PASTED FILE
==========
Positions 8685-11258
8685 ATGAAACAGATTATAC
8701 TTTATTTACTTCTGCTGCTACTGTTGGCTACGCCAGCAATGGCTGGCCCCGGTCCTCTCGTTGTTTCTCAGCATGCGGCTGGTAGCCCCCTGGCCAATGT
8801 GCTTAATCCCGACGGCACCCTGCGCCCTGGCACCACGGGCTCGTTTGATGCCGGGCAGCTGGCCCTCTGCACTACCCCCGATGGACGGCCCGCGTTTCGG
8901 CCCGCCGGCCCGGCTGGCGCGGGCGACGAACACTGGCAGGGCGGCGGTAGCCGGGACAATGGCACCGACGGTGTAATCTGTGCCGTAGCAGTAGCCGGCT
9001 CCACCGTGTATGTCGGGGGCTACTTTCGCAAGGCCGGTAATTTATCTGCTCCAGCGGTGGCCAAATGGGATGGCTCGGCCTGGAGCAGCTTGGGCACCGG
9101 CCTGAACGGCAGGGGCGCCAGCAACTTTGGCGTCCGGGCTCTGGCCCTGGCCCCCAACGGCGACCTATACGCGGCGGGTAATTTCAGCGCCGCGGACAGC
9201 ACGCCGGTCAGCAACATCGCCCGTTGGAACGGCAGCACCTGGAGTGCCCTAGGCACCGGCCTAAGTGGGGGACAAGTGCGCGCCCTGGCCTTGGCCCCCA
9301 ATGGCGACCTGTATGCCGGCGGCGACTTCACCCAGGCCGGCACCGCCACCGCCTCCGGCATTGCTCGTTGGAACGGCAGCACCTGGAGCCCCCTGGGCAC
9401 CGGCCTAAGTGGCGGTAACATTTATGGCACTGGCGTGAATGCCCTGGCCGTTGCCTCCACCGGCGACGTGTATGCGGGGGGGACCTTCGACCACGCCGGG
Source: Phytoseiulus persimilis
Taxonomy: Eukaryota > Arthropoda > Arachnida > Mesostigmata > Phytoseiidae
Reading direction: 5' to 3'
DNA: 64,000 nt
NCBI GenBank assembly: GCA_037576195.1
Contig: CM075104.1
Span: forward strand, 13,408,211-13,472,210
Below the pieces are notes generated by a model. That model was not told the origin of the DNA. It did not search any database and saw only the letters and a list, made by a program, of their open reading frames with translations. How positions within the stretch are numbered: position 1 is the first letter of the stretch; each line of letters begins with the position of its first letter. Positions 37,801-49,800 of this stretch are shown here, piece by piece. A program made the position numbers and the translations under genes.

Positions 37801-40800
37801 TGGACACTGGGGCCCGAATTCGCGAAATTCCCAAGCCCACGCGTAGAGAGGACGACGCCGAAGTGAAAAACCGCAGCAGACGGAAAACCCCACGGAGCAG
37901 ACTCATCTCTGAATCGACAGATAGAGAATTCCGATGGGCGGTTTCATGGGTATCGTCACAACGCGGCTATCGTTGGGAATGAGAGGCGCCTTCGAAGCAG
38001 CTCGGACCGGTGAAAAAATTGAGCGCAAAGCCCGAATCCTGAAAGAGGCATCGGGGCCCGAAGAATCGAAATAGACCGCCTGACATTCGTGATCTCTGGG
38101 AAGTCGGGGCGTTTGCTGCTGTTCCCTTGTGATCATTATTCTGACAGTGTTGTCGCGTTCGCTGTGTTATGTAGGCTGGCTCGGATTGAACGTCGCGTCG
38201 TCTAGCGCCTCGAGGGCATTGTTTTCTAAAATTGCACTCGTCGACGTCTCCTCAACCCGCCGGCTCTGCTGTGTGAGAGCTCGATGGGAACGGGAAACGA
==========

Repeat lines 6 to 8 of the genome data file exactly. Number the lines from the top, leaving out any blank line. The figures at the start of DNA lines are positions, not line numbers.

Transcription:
9001 CCACCGTGTATGTCGGGGGCTACTTTCGCAAGGCCGGTAATTTATCTGCTCCAGCGGTGGCCAAATGGGATGGCTCGGCCTGGAGCAGCTTGGGCACCGG
9101 CCTGAACGGCAGGGGCGCCAGCAACTTTGGCGTCCGGGCTCTGGCCCTGGCCCCCAACGGCGACCTATACGCGGCGGGTAATTTCAGCGCCGCGGACAGC
9201 ACGCCGGTCAGCAACATCGCCCGTTGGAACGGCAGCACCTGGAGTGCCCTAGGCACCGGCCTAAGTGGGGGACAAGTGCGCGCCCTGGCCTTGGCCCCCA